How to choose an ETF and what are my options?

 How to choose an ETF and what are my options?

This is the second part in the ETF series. Learn here why I think ETFs are probably for you.

It can be overwhelming to look through the hundreds of ETFs offered in the market today. That's why I have compiled a list of categories of ETFs to help break them down into digestible areas.


Index
Funds that track a specific index
Examples: S&P 500 (SPY), Russell 2000 (IWM), Dow Jones Industrial Average (DIA)


Sector focused
Funds that track a specific industry or sector
Examples: Consumer Discretionary (XLY), Consumer Staples (XLP), Energy (XLE), Financials (XLF), Healthcare (XLV), Industrials (XLI), Materials, (XLB), Real Estate (XLRE), Technology (XLK), Utilities (XLU)


Factor focused
Funds that target a specific characteristic in the market
Examples: Momentum (MTUM), Volatility (VXX), Size (SIZE), Quality (QUAL)

Factor investing has increased in popularity dramatically over the last few years. Institutional investors have used factor investing for a while, but this is generally a more advanced strategy that I would not recommend to the average passive investor.


Thematic
Funds that target a specific theme across different sectors and factors
Examples: Big Data (BIGD), E-Commerce (IBUY), Health & Wellness (BFIT), Millennials (MILN)

Thematic funds are a fun way to invest, especially beginners. If you're like me (and you've watched Terminator a few too many times), you might pick a Robotics-themed fund like ROBO or BOTZ.


Geographic
You can find ETFs that track just about any country, but the most common are regional:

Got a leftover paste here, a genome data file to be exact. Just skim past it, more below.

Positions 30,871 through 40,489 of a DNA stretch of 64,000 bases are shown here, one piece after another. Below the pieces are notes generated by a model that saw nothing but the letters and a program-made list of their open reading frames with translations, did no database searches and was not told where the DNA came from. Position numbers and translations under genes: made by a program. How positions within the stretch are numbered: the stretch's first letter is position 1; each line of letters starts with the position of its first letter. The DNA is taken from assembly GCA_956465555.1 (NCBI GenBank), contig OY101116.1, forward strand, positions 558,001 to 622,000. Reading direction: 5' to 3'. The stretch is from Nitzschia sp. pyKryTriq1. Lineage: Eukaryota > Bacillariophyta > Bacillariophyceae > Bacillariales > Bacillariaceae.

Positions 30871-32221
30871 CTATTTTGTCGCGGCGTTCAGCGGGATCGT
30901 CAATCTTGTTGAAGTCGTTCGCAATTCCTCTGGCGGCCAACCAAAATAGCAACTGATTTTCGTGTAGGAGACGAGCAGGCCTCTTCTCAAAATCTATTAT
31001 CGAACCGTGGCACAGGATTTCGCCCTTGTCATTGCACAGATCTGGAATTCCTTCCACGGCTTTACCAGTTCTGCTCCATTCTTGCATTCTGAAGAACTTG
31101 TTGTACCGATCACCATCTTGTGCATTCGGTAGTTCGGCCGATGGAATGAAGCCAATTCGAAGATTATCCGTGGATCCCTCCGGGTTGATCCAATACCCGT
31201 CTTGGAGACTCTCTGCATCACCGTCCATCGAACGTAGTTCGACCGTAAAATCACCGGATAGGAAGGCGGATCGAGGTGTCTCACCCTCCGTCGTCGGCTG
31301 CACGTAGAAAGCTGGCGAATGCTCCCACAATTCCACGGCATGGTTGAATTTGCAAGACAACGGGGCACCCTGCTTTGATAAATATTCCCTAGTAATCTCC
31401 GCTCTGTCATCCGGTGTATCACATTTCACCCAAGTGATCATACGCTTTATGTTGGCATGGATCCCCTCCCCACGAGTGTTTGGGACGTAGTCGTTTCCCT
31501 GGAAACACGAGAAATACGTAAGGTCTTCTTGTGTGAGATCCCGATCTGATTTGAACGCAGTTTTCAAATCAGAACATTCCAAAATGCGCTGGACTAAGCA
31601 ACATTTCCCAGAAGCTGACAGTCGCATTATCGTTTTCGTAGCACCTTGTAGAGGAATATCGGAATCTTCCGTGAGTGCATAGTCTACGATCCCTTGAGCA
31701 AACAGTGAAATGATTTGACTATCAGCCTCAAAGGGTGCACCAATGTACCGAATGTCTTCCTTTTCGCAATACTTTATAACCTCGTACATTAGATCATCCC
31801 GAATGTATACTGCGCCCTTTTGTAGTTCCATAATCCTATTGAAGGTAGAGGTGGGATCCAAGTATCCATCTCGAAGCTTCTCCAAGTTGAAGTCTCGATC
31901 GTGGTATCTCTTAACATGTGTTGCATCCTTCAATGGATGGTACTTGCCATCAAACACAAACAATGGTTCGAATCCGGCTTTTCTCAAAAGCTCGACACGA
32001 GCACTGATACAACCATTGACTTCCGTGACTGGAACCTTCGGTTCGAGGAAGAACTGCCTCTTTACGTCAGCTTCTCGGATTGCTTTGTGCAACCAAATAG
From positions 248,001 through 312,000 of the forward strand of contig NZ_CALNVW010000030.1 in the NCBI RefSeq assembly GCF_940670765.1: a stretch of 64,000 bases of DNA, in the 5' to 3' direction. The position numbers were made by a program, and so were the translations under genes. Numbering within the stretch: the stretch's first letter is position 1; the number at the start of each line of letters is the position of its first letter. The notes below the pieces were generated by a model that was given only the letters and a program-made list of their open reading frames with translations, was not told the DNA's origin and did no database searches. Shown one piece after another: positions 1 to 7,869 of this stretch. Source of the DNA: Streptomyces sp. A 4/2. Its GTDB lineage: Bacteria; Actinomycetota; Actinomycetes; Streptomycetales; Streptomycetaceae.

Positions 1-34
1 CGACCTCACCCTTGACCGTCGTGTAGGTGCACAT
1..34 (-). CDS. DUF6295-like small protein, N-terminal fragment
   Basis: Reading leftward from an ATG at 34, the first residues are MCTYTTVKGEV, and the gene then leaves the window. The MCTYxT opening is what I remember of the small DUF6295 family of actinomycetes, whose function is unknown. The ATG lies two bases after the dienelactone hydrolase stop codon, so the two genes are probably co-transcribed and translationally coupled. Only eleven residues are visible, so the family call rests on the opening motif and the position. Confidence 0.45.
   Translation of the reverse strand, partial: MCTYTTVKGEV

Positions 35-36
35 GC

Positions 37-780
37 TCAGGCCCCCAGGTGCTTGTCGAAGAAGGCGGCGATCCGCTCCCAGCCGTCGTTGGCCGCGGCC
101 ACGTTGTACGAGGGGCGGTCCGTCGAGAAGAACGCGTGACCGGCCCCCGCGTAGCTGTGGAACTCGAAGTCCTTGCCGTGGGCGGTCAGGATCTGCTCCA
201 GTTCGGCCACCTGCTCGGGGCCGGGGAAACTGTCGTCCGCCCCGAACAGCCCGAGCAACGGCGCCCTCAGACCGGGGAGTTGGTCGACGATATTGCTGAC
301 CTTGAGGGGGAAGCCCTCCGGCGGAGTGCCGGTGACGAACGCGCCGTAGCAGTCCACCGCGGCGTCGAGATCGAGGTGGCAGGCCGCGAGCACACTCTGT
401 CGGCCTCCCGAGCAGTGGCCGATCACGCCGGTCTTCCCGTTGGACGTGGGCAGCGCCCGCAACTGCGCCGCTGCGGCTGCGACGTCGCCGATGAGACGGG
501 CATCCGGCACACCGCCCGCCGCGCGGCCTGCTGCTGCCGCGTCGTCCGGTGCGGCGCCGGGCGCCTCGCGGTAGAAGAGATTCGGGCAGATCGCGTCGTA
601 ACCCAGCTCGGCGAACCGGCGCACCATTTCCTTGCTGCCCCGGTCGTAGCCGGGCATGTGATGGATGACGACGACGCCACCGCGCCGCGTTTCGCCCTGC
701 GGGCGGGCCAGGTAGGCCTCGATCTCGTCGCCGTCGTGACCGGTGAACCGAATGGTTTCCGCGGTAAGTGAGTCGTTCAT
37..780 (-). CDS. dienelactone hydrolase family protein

USA, Europe, Asia, Emerging Markets
Examples: USA (SPY), Europe (IEUR), Asia Pacific (VPL), Emerging Markets (EEM), Total World (VT)


Growth
Funds that target companies that are expected to grow at a rate faster than average
Examples: IWF


Value
Funds that target companies that are potentially mis-priced or seen as undervalued
Examples: IWD


Size
Large-cap: Think of these as funds that are made up of the big large companies you've heard of (such as Apple, Exxon, or Johnson & Johnson)
Examples: SPY, VONV, NOBL

Small/Mid-cap: Think of these as funds made up of smaller companies that are not as well established as the Large-cap
Examples: IJR, IWO

Advantages & disadvantages of Large and Smid-cap:
Large cap funds tend to perform better in a low-performing or declining market. These companies are seen as "safer" investments, so investors tend to flock to safety during times of uncertainty.

Small cap funds tend to perform better in a high-performing market. Smaller companies can typically grow much faster than larger companies (because they have much more room to go), so when people have a lot of confidence in the market, they tend to flock to growth companies.


ETFs are a crucial part of a balanced portfolio. They are great tools to gain diversification and to reduce stock-specific risk. I personally like to use these funds as a way to get exposure to a certain area or sector that I favor in the near future. For example, I tend to trade into a Utilities ETF when I see skittishness in the broader market—such as when a certain leader of the free world makes playground-level threats to a certain unstable country.... For the beginners, put this knowledge to work by finding a sector you like in the long term.